So the 109 DID change, Aha!

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Why does the new high poly Bf109E-4 seem different to the older one ?  Mainly because the new paint job is baked into a new higher poly model, you can see this the minute you compare the two visually, like the E-1 the E-4 is a higher poly model not just a new paint job.

At low speed in the take off roll the new E-4 model does require more rudder, but it requires this with exactly the same flight data, so it's speed, climb, roll and turn rates, and it's stalling point, are not incorrect once you are airborne.

We first noticed this with the E-1 (which handled differently on take off to the low poly E-4 and F-4 and G6) and now that the E-4 uses the higher poly model it inherited the same take off rudder requirement.

As a result of this discovery, we went over the flight model very carefully to make sure the speed, climb rate, turn and roll rates were what they should be, because change always makes one go "what happened here ?" especially when the data files are not changed but feel is. So, yeah, it does need that extra rudder in the take off roll like the E-1 did when it became the first 109 to use the higher poly physical 3D model, but it flies the same.

When we give the F-4 and G-6 the higher poly model I will not be surprised if they inherit the same take off characteristic, which BTW, is much more realistic because Bf109s were renowned for requiring rudder on the take off roll and when they rotated.

What did not happen is the E-4 did not inherit the wrong data (like from the E-1) ... this would have required copying the hundreds of performance flight profiles that comprise the flight model from the 109E-1 directory to the entirely different 109E-4 directory, which, I can assure you, did not occur. The two are totally different file structures and only a deliberate and very extensive file copy action can make one replace the other. These were checked anyway and this did not happen, and it would have beenvirtually impossible for it to have happened by accident in the first place.  We would never have done this on purpose either.

The reason the handling in the takeoff roll is more realistic and requires that extra rudder is rooted in the changes to a higher poly model and the shape being more complex now than the older 109 models are. When Granik first built the E-1 two things showed up:

1) He struggled with the geometry of the landing gear and wheels to make them look right down and locked and to seat properly in the wings at the same time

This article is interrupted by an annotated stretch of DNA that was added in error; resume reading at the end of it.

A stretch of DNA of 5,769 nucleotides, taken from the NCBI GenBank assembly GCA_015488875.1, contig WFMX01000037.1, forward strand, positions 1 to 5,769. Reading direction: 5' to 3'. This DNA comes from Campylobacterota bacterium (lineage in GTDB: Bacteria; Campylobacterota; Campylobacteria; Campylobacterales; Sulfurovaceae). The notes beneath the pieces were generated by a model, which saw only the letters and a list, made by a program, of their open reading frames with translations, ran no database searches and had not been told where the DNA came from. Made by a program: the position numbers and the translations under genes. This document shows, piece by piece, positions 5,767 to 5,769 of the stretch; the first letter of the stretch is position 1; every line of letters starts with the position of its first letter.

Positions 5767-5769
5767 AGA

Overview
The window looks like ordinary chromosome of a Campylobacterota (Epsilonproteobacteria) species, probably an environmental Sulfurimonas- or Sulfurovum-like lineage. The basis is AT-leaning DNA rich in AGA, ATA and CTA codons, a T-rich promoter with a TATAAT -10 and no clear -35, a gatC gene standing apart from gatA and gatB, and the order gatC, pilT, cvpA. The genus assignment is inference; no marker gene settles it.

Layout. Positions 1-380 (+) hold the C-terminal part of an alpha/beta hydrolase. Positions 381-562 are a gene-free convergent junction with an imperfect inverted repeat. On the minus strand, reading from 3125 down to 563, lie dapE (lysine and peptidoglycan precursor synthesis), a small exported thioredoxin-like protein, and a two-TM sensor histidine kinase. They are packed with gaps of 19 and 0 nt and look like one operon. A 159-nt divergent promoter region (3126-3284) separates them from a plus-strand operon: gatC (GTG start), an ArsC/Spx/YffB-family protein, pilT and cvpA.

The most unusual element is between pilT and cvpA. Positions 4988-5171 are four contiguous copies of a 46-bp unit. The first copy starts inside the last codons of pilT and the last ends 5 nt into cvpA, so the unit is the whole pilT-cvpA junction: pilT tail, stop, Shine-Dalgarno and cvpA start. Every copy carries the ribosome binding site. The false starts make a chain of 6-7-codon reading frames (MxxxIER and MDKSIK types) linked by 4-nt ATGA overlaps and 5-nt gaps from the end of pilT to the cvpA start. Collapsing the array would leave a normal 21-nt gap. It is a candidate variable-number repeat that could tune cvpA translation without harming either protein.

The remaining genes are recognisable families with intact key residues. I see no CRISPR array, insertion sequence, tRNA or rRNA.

2) Because the shape is more detailed the landing gear and wheels are not the same geometry or precise location (if you overlay 1 model on the other)

The flight model data didn't change and this is reflected in the performance numbers when we wind tunnel the aircraft. But it's interaction with the ground during the take off rollout did change because the geometry and detail of the landing gear and wheels are different. It took a while to figure this out because it isn't the first thing you would think of, but in hindsight I remember the bugger of a time Granik had to get the landing gear and wheels to satisfy both their down and locked appearance, and the up and seated in the wings flush fit. Because of the greater detail in the shape (more curves and angles) in the new fuselage, wings, wheels and even the landing gear itself, he had to alter the geometry over and over again to get it to sit right in both up and down cases. This included the angle of the wheels to the landing gear as well as the angle of the landing gear to the aircraft. Basically the interaction of the landing gear, and even the rotation of the wheels/tires with the ground is noticeably (in detail at least) different.

So it feels different to the experienced pilots of 109s because suddenly the only aircraft in the game, that never required rudder in the take off roll for years and years, needs rudder in the take off roll! That's going to be a bit of a shock after 1000's of hours of 109 flight experience with slam-throttle-no-rudder-off-ya-go under your belt. I didn't think of that consequence until much later, I guess I was too preoccupied with other work.

Just for the record I never did figure out why the old 109 models were the only ones that required no rudder input when taking off. It never really made sense to me but I didn't build those aircraft so I'll probably never know now. Their performance is correct so it was always something I never found time to really dig into. In real life Bf109s ALWAYS required rudder in the take off roll. We did go over the flight performance and retested the E-4 after this higher poly model update because, even though the flight data was not changed, you can never be too sure; and the whole ground handling thing had been sort of forgotten since the higher poly model creation experience with the landing gear goes back to the E-1 creation and not the E-4 update. The flight data  checked out as expected so what we ended up with is a better looking Bf109E-4 (and a new paint job) that takes off more like a real 109 would, and much more realistically than the old lower poly model did.

0 #3 irishflyer 2010-08-09 01:34
Spitfires are high performance aircraft, but can be flown down to stall in a controllable manner. The E4 is almost unusable under 125kph. Speaking of modeling things on real life, how is a rifle grenade able to kill most of the Axis tanks??
0 #2 yokilla 2010-06-24 14:53
These are high perfomance aircraft. When they depart controled flight, for the most part, they should depart violently.
0 #1 Cody Foley 2010-06-24 02:07
The E4 is more unstable at low speeds now. It tries to swap ends like the 109G and F1 do when performing low speed manuevers. Never had that problem before.
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